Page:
In this paper we show how the same mechanisms can be used within YCSc to identify clusters within a given dataset; the set pressure encourages the evolution of rules which cover many data points (via [[theta].sub.GA]) and the fitness pressure acts as a limit upon the separation of such data points, i.e., the error (via [upsilon]).
In this section we apply YCSc as described above on two datasets for the first experiment to test the performance of the system.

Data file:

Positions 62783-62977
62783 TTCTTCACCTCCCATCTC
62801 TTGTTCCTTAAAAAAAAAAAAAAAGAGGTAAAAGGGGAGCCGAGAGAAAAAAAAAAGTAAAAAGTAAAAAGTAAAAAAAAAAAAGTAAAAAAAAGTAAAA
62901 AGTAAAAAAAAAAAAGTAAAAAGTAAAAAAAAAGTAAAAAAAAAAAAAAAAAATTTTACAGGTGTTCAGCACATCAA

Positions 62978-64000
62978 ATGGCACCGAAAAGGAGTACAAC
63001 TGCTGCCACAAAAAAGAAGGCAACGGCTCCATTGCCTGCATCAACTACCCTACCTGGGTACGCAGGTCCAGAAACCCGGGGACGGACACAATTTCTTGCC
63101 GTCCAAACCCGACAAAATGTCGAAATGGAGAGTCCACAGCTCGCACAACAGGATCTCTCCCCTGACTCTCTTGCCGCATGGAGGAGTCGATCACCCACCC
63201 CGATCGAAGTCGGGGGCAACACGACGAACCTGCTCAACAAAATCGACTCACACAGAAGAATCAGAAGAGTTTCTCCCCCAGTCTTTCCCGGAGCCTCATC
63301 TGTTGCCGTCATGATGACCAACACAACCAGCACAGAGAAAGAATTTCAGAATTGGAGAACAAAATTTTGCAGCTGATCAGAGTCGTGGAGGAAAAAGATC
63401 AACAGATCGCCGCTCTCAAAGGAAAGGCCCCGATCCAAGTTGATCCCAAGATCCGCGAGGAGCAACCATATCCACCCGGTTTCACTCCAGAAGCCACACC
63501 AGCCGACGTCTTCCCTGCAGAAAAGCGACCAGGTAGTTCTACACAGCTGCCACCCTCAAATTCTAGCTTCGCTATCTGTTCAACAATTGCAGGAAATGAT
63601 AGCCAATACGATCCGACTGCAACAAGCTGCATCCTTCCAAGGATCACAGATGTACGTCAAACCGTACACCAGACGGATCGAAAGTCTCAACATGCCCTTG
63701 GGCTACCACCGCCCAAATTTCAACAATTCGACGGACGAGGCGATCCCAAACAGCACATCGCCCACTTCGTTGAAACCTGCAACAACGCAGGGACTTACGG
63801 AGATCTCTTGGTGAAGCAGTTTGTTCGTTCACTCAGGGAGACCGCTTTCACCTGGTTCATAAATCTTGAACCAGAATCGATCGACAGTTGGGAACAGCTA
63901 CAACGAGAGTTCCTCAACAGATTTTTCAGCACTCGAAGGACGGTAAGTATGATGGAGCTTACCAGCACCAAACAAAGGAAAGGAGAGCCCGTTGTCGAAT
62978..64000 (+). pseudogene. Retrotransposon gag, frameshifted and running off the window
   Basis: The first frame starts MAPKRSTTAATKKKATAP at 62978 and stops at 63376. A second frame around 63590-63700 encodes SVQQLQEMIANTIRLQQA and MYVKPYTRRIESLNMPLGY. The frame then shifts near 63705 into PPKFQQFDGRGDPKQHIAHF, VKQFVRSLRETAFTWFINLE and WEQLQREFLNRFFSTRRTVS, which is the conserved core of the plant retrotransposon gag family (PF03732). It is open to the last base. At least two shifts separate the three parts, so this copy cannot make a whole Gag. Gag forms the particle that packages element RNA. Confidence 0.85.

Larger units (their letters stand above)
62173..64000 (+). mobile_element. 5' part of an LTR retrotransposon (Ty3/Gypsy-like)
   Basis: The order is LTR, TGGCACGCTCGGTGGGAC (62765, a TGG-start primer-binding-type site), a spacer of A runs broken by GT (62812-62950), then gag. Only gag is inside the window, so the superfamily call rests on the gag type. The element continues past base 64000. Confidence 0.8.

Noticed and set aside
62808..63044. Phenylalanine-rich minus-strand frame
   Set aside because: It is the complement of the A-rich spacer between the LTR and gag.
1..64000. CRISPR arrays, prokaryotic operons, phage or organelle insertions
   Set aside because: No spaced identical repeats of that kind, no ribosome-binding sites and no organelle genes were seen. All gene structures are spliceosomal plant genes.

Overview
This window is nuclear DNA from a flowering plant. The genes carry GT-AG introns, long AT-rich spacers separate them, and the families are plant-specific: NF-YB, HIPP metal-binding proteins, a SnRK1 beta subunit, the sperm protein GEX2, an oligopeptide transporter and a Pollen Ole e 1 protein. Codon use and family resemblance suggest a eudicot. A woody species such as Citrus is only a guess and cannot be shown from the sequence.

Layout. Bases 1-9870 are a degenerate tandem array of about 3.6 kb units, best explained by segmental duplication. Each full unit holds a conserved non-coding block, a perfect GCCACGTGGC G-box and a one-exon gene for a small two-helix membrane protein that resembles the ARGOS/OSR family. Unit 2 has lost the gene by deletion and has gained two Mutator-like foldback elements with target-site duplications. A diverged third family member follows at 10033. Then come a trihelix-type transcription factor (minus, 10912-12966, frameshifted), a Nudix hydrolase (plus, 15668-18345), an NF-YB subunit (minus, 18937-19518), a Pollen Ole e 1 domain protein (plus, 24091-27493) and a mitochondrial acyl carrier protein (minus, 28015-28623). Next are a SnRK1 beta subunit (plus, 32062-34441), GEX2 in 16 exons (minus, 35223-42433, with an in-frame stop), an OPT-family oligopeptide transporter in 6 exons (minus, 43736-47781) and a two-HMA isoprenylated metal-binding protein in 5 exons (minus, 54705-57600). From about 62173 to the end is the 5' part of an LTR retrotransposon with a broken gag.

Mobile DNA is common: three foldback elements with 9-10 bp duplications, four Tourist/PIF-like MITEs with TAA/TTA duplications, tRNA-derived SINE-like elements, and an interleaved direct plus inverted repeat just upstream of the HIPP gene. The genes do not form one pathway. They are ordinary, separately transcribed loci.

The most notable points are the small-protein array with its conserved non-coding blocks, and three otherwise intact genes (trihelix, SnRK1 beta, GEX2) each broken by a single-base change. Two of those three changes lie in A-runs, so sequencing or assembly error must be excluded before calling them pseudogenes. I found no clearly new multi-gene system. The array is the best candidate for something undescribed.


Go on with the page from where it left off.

Figure 2 shows a typical example solutions produced by YCSc on both data sets.
YCSc's identification of the clusters is now clear.
In the less-separated case there is no significant difference in performance between YCSc and k-means.
We have begun to examine the performance of YCSc compared to k-means over randomly generated datasets in several d dimensions with varying numbers k clusters.
Table 1 shows how YCSc always gives superior quality and gives an equivalent or closer estimate of the number of clusters compared to k-means.
Thus far YCSc has struggled with the lessseparated data.
Figure 8 shows typical solutions produced by YCSc with local search using the fitness function in equation 6.